November 10, GOP Debate Review – What’s in it for kids?

Candidates facing off during the November 10 Republican prime-time debate in Wisconsin were (in alphabetical order):  former Florida governor Jeb Bush, Doctor Ben Carson, Sen. Ted Cruz (Tex.), former tech executive Carly Fiorina, Ohio Gov. John Kasich ,Sen. Rand Paul (Ky.) Sen. Marco Rubio (Fla.), and businessman Donald Trump.

Sponsored by Fox Business Network, the fourth Republican debate, held in Milwaukee, Wisconsin, led with an emphasis on the economy, as did the third debate in October. Moderators were FBN anchors Maria Bartiromo and Neil Cavuto and Wall Street Journal editor-in-chief Gerard Baker.

Once again we watched to see if specific mention was made by the candidates about how their plans would affect kids and working families. Not all candidates were asked the same questions.

The usual disclaimer applies: While we watch carefully, take notes madly, and check the actual debate transcriptions, we might have missed something or inadvertently misstated something. Please let us know if you’ve discovered any errors or omissions, and please do read the transcripts for additional information.

On to the debate topics:

On a minimum wage increase to $15/hour

Trump would not raise it, citing high wages and taxes that impede our ability to compete in the world. “People have to go out, they have to work really hard and have to get into that upper stratum.”

Carson would not raise it, saying, “Every time we raise the minimum wage, the number of jobless people increases.” He noted this was especially the case in the black community. He’s in favor of a starter wage that doesn’t price the young worker out of a job and all the important experiences that early job provides. “That’s what we need to be thinking about. How do we allow people to ascend the ladder of opportunity, rather than how do we give them everything and keep them dependent?”

Rubio would not raise it, although he does believe that people are working hard and not getting paid enough. His solution is to “make America the best place in the world to start a business or expand an existing business, tax reform and regulatory reform, bring our debt under control, fully utilize our energy resources so we can reinvigorate manufacturing, repeal and replace Obamacare, and make higher education faster and easier to access, especially vocational training.”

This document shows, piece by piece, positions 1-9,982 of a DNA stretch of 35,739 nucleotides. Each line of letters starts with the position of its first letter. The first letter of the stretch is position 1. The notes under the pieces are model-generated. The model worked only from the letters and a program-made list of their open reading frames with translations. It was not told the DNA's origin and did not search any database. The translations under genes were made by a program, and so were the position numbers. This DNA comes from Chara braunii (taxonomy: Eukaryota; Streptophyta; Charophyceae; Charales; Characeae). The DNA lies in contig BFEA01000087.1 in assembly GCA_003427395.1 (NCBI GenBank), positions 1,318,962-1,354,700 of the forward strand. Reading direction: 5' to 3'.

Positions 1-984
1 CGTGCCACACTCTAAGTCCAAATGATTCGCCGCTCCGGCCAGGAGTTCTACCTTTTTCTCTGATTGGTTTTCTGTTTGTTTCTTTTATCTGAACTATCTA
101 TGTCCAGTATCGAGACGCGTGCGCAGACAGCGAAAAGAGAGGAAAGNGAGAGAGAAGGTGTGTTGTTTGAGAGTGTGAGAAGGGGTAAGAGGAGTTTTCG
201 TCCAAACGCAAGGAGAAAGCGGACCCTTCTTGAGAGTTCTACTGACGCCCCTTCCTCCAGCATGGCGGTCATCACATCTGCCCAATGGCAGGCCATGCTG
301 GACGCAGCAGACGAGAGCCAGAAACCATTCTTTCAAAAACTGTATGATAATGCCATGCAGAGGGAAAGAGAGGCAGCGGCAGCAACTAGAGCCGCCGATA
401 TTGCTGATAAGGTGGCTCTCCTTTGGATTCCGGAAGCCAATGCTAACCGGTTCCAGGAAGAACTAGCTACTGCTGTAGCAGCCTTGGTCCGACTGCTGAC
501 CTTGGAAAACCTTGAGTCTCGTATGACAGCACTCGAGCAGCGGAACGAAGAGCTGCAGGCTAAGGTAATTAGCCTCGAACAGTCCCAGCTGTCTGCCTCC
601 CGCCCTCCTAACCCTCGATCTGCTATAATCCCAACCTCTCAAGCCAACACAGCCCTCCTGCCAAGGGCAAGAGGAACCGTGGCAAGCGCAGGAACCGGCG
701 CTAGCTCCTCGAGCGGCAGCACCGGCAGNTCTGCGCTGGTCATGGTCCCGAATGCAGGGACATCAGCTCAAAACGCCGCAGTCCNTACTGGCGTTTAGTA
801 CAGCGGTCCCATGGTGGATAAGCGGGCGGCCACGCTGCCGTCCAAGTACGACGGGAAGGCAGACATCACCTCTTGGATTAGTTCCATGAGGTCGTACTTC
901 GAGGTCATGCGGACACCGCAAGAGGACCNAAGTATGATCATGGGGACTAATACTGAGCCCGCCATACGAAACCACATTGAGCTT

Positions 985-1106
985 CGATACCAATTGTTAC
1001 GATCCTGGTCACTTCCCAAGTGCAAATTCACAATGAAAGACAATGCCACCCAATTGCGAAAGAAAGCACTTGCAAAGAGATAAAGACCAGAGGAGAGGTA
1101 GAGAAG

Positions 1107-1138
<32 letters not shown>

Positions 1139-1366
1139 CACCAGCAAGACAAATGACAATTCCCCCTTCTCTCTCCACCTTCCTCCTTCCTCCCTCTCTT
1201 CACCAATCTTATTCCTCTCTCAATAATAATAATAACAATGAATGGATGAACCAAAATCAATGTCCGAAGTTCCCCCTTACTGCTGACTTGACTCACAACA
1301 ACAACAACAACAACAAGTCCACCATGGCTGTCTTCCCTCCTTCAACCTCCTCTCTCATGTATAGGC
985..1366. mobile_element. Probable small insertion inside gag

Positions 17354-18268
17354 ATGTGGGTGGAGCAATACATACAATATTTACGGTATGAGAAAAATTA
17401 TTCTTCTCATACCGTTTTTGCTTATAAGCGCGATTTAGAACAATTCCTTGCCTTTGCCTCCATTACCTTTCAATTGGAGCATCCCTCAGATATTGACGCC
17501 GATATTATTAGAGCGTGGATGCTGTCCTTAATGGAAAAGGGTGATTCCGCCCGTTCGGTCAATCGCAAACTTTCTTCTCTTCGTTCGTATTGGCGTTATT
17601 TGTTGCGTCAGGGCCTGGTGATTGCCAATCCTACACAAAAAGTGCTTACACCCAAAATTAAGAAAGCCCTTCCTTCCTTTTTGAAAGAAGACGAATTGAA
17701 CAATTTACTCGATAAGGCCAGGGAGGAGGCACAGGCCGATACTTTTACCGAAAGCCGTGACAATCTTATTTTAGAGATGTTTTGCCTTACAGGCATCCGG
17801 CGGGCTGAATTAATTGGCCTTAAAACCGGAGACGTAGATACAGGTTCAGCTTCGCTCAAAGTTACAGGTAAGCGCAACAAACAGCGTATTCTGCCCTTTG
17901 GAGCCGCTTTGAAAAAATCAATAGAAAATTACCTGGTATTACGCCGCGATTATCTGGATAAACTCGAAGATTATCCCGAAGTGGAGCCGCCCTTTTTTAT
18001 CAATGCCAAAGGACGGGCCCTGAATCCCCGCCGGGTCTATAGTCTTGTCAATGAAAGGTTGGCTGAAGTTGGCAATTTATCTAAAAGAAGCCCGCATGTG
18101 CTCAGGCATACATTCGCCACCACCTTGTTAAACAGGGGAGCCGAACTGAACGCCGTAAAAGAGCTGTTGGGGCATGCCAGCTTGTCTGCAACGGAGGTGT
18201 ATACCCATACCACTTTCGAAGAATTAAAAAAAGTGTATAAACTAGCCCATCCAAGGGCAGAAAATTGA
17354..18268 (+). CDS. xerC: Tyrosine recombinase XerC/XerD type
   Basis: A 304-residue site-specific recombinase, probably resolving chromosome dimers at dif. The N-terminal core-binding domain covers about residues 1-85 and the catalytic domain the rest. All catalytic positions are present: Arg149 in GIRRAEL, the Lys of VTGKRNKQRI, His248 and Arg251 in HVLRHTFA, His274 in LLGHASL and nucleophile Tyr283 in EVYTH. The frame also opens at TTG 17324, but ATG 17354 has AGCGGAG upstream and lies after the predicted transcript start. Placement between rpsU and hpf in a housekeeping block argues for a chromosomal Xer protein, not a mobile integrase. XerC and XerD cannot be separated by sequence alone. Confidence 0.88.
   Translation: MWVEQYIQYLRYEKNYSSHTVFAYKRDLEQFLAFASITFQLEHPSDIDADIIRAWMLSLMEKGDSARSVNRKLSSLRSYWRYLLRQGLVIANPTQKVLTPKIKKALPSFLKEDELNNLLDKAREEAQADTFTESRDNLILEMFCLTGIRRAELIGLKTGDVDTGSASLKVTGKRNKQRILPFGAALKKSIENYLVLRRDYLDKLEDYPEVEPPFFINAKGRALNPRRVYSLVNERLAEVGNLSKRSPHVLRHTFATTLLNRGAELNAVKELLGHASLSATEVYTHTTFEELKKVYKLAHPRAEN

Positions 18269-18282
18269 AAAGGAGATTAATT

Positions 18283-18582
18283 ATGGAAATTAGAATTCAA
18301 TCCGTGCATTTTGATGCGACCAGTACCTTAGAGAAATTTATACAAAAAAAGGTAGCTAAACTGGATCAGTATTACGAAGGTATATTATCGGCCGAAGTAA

Kasich weighed in while answering a question on balancing the budget. Admitting to a moderate increase in the minimum wage in Ohio, he said, “People need help.” He would lower taxes and spending. Further, he maintained “our most important moral purpose as leaders in the political system is to make sure we create an environment for job creation so people can live their dreams and realize their God-given potential. …And for those at the bottom, we’ve got to do what we can to train them so they can move up.”

On income inequality

Moderator Gerard Baker framed the question: “Senator Paul, income inequality has been rising in the United States. Fifty years ago, for example, the average CEO of a big corporation in this country earned 20 times the average salary of one of his or her workers. Today, that CEO earns about 300 times the average salary of a worker. Does it matter at all that the gap between the rich and everyone else is widening?”

Paul responded “Absolutely,” saying that among the root causes of income inequality is the Federal Reserve action of “keeping interest rates below the market rate,” making it more difficult for average citizens to earn interest and make money.   He’d also like to examine the causes of housing boom and collapse. “But the bottom line is,” according to Paul, “if you want less income inequality, move to a city with a Republican mayor or a state with a Republican governor.”

On immigration

Trump, expressed great satisfaction with the recent federal appeals court ruling against the Obama administration’s plan to prevent the deportation of 5 million people living in this country illegally. He reiterated his plan to control US borders with a wall. His plan is to have all illegals leave and apply to return legally.